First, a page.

The Achilles Tendon is the largest and strongest tendon in your entire body. It is the thick, wide band of connective tissue stretching from the gastrocnemius and soleus (calf) muscles and connecting right behind the calcaneus (heel) bone. Whether you are a high performance athlete or a stay-at-home mom, this part of your leg is constantly being used as you perform daily tasks. It is vital that it is conditioned and used properly to prevent injury.


The Achilles Tendon has everything to do with proper walking mechanics. Different from the bone to bone connection of the Plantar Fascia from the Calcaneus to the Metatarsal (toe) bones, the Achilles Tendon connects the Gastrocnemius and Soleus muscles to the calcaneus, creating a muscle to bone connection. Contraction of the calf muscles are what mobilize the ankle joint and propel the body in a forward walking motion. The ankle and knee joints along with all the muscles in your leg must work together to create a smooth fluid motion when you are walking. Any tight muscles in the calf or the bottom of the foot prevent a painless, fluid motion and put added stress on your Achilles Tendon.

Think of jumping straight up in the air. The Gastrocnemius muscle is the primary source of strength used for the upward movement. The motion is reversed when the Soleus and Gastrocnemius muscles absorb impact of the landing. The Gastrocnemius takes the initial load and transfers it to the Soleus as the knee bends. Think of a basketball player going in for a slam-dunk or a dancer leaping off the floor.

They would not be able to execute such amazing activities without conditioned calf muscles.

What causes Achilles Tendonitis?

Achilles Tendonitis is caused by repetitive or intense strain on the Achilles Tendon.   Inflammation follows and is worsened when coupled with lack of rest and/or flexibility. High performance activities on an unconditioned and imbalanced lower leg make it very likely that you will develop Achilles Tendonitis.

The tendon can also get inflamed when the shape of the heel of the shoe rubs uncomfortably on the back of the foot where there is not a thick layer of flesh to protect it.

Achilles tendonitis is a very common condition in runners, particularly those who practice uphill running. This places an overload on their calves and achilles tendon. The mechanics used to run uphill safely and without strain or injury are very specific.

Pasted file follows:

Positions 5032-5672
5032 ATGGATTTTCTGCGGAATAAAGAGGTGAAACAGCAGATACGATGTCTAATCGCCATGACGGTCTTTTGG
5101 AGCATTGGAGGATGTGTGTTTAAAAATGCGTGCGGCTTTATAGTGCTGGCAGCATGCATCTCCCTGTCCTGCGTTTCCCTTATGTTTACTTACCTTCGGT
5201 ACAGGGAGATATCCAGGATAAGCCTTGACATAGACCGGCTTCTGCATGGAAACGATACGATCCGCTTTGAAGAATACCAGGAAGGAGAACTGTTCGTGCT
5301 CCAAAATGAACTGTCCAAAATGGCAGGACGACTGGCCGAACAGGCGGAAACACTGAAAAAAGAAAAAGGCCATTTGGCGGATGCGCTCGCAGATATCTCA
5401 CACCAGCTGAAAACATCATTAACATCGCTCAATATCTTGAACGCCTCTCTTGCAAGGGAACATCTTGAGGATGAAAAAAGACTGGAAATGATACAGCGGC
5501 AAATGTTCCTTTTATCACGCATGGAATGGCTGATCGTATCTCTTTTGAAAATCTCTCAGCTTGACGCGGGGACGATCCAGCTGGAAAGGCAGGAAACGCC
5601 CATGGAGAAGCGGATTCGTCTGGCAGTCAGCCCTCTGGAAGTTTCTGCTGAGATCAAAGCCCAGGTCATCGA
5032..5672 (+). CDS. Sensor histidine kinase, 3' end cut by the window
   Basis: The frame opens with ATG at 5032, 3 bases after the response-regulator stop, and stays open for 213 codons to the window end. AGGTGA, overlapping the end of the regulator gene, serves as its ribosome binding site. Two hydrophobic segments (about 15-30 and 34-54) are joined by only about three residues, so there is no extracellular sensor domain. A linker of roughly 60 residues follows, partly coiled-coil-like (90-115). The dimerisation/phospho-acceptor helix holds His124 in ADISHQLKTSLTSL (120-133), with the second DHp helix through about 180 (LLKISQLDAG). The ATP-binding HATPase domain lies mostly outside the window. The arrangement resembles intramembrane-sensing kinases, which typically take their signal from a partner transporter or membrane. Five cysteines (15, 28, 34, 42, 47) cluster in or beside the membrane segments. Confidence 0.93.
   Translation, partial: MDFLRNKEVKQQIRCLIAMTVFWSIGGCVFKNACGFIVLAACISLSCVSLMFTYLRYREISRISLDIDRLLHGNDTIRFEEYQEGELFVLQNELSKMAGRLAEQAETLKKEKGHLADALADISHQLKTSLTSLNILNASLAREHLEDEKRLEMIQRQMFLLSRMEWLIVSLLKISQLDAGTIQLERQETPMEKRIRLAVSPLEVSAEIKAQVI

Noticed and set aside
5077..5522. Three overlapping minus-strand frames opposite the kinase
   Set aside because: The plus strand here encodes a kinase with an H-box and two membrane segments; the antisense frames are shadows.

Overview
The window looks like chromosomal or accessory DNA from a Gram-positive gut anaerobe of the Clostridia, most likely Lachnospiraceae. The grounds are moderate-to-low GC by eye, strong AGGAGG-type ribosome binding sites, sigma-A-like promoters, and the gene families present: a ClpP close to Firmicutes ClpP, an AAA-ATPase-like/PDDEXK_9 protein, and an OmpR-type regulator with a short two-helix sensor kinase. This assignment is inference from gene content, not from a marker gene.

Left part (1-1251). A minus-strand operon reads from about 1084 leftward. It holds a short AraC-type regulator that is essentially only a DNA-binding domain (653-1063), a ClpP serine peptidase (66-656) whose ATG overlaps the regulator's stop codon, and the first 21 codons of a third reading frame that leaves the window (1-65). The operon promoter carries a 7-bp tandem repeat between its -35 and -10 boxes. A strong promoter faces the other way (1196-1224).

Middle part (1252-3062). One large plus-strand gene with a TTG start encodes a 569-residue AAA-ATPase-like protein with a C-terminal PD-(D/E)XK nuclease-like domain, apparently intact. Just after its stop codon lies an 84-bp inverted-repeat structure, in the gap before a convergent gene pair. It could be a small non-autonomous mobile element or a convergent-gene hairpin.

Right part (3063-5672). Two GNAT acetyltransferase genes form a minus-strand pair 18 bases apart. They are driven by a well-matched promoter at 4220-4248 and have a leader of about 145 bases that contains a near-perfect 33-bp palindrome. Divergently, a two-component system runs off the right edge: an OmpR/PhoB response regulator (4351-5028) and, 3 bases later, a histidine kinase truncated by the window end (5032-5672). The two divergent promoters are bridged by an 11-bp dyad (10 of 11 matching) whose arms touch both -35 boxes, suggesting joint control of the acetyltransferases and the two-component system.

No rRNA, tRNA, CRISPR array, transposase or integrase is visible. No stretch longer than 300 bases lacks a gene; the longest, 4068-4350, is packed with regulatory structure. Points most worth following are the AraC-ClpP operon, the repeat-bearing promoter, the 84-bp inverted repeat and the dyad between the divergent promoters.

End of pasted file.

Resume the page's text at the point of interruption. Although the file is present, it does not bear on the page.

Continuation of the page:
The Importance of Good Posture

Some professional runners and running coaches advocate leaning forward with the incline of the hill as they run. When I evaluate the uphill running technique of long-distance runners, I notice that in most cases they lean forward too much. This is often due to a weak core and they slouch from their mid body (low back) rather than bending at the ankle joint. Posterior muscle groups of the thigh and the glutes do not engage properly, making the calf muscles do all the work. These runners end up with overdeveloped calf muscles and underdeveloped hamstrings and glutes.

On the other hand, when you observe a 100-200 meter sprinter with good posture, you can appreciate the symmetry of the thigh and gluteal muscles and that the calves are not overdeveloped. This is a great example of a balanced weight being distributed on legs that absorb the force evenly rather than force that stresses the ankle joint.

Try this test. Stand upright in good posture with your head over your shoulders. Now walk a few steps. Then with your shoulders collapsed and head slouched forward, walk again. You will be able to feel the added stress on your achilles tendon/ankle when you’re in a state of poor posture.

How Can We Correct Achilles Tendinitis?

First of all, you must reduce activities that you suspect are provoking the problem. Try taking 1-2 weeks off to stop the inflammation and increase the natural healing process of the body.

To an athlete who needs to continue in event preparation or working out but has achilles tendonitis, I would suggest that you change up your activities. Try “running” in the pool. This is a great way to continue gaining muscle strength from movements with water resistance without the weight of the heel striking the ground.

These are some other things you can do to help heal the condition:

  • Ice the inflamed area
  • Get a friction massage
  • Use night splints
  • Change shoes
  • Use an incline board or stretch the ankle joint with assistance
  • Kinesio taping

In Conclusion